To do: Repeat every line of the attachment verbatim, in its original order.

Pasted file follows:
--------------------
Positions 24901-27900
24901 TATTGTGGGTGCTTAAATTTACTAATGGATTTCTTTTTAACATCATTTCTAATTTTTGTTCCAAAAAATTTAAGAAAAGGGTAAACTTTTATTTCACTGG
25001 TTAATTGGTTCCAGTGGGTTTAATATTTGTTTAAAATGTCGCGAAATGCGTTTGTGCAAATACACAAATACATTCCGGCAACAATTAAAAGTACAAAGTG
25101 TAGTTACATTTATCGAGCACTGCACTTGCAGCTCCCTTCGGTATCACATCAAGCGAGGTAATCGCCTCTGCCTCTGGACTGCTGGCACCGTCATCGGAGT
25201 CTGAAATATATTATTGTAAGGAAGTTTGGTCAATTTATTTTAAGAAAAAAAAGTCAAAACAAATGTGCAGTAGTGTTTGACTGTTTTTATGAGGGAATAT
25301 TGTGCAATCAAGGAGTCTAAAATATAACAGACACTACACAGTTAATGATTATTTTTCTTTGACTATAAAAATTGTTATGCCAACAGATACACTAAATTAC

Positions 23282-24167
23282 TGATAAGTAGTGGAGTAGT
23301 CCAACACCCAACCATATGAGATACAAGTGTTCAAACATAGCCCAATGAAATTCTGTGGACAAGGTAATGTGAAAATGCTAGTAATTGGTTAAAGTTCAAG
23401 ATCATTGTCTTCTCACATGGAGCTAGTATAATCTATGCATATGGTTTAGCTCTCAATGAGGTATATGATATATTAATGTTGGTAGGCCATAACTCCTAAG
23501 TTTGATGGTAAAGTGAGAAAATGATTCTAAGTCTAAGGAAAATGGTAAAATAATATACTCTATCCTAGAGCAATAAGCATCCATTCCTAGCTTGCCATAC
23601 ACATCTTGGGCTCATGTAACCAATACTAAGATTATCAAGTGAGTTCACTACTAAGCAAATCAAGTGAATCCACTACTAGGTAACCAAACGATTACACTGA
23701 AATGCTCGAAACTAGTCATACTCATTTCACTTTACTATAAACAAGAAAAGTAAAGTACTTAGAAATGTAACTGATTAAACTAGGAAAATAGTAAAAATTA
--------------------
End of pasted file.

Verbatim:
Positions 24901-27900
24901 TATTGTGGGTGCTTAAATTTACTAATGGATTTCTTTTTAACATCATTTCTAATTTTTGTTCCAAAAAATTTAAGAAAAGGGTAAACTTTTATTTCACTGG
25001 TTAATTGGTTCCAGTGGGTTTAATATTTGTTTAAAATGTCGCGAAATGCGTTTGTGCAAATACACAAATACATTCCGGCAACAATTAAAAGTACAAAGTG
25101 TAGTTACATTTATCGAGCACTGCACTTGCAGCTCCCTTCGGTATCACATCAAGCGAGGTAATCGCCTCTGCCTCTGGACTGCTGGCACCGTCATCGGAGT
25201 CTGAAATATATTATTGTAAGGAAGTTTGGTCAATTTATTTTAAGAAAAAAAAGTCAAAACAAATGTGCAGTAGTGTTTGACTGTTTTTATGAGGGAATAT
25301 TGTGCAATCAAGGAGTCTAAAATATAACAGACACTACACAGTTAATGATTATTTTTCTTTGACTATAAAAATTGTTATGCCAACAGATACACTAAATTAC

Positions 23282-24167
23282 TGATAAGTAGTGGAGTAGT
23301 CCAACACCCAACCATATGAGATACAAGTGTTCAAACATAGCCCAATGAAATTCTGTGGACAAGGTAATGTGAAAATGCTAGTAATTGGTTAAAGTTCAAG
23401 ATCATTGTCTTCTCACATGGAGCTAGTATAATCTATGCATATGGTTTAGCTCTCAATGAGGTATATGATATATTAATGTTGGTAGGCCATAACTCCTAAG
23501 TTTGATGGTAAAGTGAGAAAATGATTCTAAGTCTAAGGAAAATGGTAAAATAATATACTCTATCCTAGAGCAATAAGCATCCATTCCTAGCTTGCCATAC
23601 ACATCTTGGGCTCATGTAACCAATACTAAGATTATCAAGTGAGTTCACTACTAAGCAAATCAAGTGAATCCACTACTAGGTAACCAAACGATTACACTGA
23701 AATGCTCGAAACTAGTCATACTCATTTCACTTTACTATAAACAAGAAAAGTAAAGTACTTAGAAATGTAACTGATTAAACTAGGAAAATAGTAAAAATTA